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Talking Up UK Debt Fears

Talking Up UK Debt Worries - at www.moneyweek.com - the best of the international financial media

We've all seen the headlines. 'Consumer debt crisis deepens as bankruptcies hit a 40-year record'; 'Property repossessions up 51%'; 'Doorstep lender issues profits warning'; and 'HSBC hit by difficult credit markets'.

But the current state of UK personal finances is not remotely as bad as the headlines suggest. Newspaper headlines are there to capture your attention and engage the public's emotions. And as emotions go, fear about debt spiralling out of hand is a pretty potent one. But let's look beneath those headlines above and find out what's really going on.

People are using bankruptcy as a 'quick fix'

Let's consider personal bankruptcies. The number of people who have buckled under their debts has indeed reached its highest level since records began in the 1960s. Although personal insolvencies have been rising steadily since 2002, they have really skyrocketed over the last 12 months particularly. There were 11,200 individual insolvencies in the second quarter of this year, which was up 12% on the previous quarter and a massive 37% increase on a year ago.

But what's interesting is that such a leap cannot be explained by the slight deterioration in economic conditions. In fact, the economy would have to fall off a cliff to cause this sort of effect. So what's causing the record levels of personal insolvencies? Where does the answer lie? In a word: legislation.

The 2004 Enterprise Act has made bankruptcy proceedings easier. Increasingly, people are declaring themselves bankrupt, rather than being forced to do so by a creditor. In the second quarter, three-quarters of bankruptcies were volunteered rather than enforced. Indeed, Individual Voluntary Arrangements (IVAs) are up 70% over the last 12 months. IVAs have become a popular and easy way to address debt problems. The debtor does not have to instruct a solicitor or accountant, but just has to fill out some forms.

So the leap in personal bankruptcies has more to do with a more lenient bankruptcy regime than anything else. In fact, HSBC's Chief Executive, Stephen Green, cited a change in the law on personal bankruptcies as a reason behind the bank's increased bad debt provision for its UK consumer operations.

Debt problems are specific, not general

If you look beneath the headlines, moreover, you will find that the increase in debt problems is actually occurring in the 20s to early-30s age bracket, and the loans are of the unsecured variety. Indeed, while HSBC warned of difficulties among consumers who have borrowed heavily using credit cards or consumer loans, the bank saw no sign of increasing arrears on mortgages, which accounts for the majority of household debt.

It follows that not all lenders are in the same boat. A lender exposed to the high-margin unsecured end of the market is much more vulnerable than a lender with a secured loan book with customers exclusively at the top of the age range.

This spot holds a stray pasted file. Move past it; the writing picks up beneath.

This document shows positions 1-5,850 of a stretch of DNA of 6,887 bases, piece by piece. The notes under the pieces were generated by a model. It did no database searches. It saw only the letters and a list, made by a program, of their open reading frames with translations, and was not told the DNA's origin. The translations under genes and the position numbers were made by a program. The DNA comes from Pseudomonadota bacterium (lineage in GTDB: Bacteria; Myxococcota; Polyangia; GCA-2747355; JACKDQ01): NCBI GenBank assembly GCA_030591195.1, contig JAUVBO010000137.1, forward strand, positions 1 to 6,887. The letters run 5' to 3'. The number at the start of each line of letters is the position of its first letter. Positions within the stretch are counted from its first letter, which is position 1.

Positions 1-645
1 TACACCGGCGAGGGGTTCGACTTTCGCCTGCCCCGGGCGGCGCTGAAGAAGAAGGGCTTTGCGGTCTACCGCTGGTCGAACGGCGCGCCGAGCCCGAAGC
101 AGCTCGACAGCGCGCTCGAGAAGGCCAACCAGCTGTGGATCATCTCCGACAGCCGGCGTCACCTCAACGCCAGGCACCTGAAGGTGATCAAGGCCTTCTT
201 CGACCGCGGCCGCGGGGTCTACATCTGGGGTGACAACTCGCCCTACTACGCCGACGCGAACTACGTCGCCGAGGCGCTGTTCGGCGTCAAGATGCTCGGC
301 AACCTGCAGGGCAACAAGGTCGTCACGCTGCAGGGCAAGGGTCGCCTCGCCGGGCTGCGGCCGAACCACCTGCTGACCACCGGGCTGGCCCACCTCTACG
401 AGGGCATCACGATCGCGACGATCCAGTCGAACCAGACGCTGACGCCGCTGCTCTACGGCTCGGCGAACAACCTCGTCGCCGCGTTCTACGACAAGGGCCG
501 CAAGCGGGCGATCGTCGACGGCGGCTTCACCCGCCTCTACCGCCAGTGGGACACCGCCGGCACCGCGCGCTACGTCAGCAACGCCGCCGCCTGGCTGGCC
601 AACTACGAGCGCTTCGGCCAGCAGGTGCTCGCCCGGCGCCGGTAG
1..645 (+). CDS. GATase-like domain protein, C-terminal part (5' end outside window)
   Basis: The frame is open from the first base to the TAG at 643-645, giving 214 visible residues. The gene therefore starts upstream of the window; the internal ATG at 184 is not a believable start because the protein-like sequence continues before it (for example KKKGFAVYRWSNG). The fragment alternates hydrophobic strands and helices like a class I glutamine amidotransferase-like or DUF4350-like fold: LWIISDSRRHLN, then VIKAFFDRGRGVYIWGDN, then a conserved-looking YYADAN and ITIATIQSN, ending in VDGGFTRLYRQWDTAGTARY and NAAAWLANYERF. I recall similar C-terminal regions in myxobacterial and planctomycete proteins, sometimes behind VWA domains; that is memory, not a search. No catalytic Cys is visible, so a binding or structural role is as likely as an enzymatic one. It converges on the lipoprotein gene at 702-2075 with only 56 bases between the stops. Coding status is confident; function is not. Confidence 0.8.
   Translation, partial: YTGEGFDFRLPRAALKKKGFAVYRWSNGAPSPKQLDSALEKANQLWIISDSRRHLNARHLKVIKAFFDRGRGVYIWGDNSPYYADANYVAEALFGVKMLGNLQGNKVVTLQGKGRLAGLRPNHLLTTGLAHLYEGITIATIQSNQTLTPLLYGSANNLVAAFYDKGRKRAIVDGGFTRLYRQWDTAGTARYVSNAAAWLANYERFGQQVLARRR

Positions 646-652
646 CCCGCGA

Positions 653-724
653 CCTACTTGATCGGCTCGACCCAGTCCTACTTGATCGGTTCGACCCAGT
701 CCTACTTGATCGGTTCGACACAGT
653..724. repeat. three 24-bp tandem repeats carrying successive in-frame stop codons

Only last month consumer credit provider London Scottish issued a profits warning (it expected profits to be 25% lower than forecast), citing lower loan book growth and rising bad debts. But the markets marked the whole industry down as a result.

Let's put arrears and repossessions in perspective

But you might ask, given the sharp rise in house repossessions, isn't secured lending also risky? Again, let's take a close look at the figures. Last month the Council of Mortgage Lenders reported that property repossessions had risen to 4,640 in the first half of this year from 3,070 in the final six months of 2004 - a 51% increase.

However, the number of repossessions in the second half of last year was the lowest figure for over 20 years. In actual fact, repossession levels in the first six months of 2005 are similar to the levels seen in 2002 and 2003; and considerably lower than in 1991. Properties taken into possession totalled 75,540 in 1991. To put it another way, the current half-yearly repossession rate is around one in every 2,500 mortgages, compared with around one in 250 when the repossession rate peaked in the second half of 1991.

Mortgage arrears are also historically very low. The number of mortgages that are more than 12 months in arrears at the end of June 2005 was 12,380, which is similar to the number recorded in December 2003 and well down on nearly 152,000 at the end of 1991.

The conclusion is straightforward. If you look beneath the scaremongering headlines about the UK sinking in a sea of debt, you will find that the rise in personal bankruptcies is exaggerated by changes in legislation. Debt problems are concentrated among the young and are of the unsecured variety, while house repossession rates and arrears are extremely low historically.

By Brian Durrant, Investment Director of The Fleet Street Letter.

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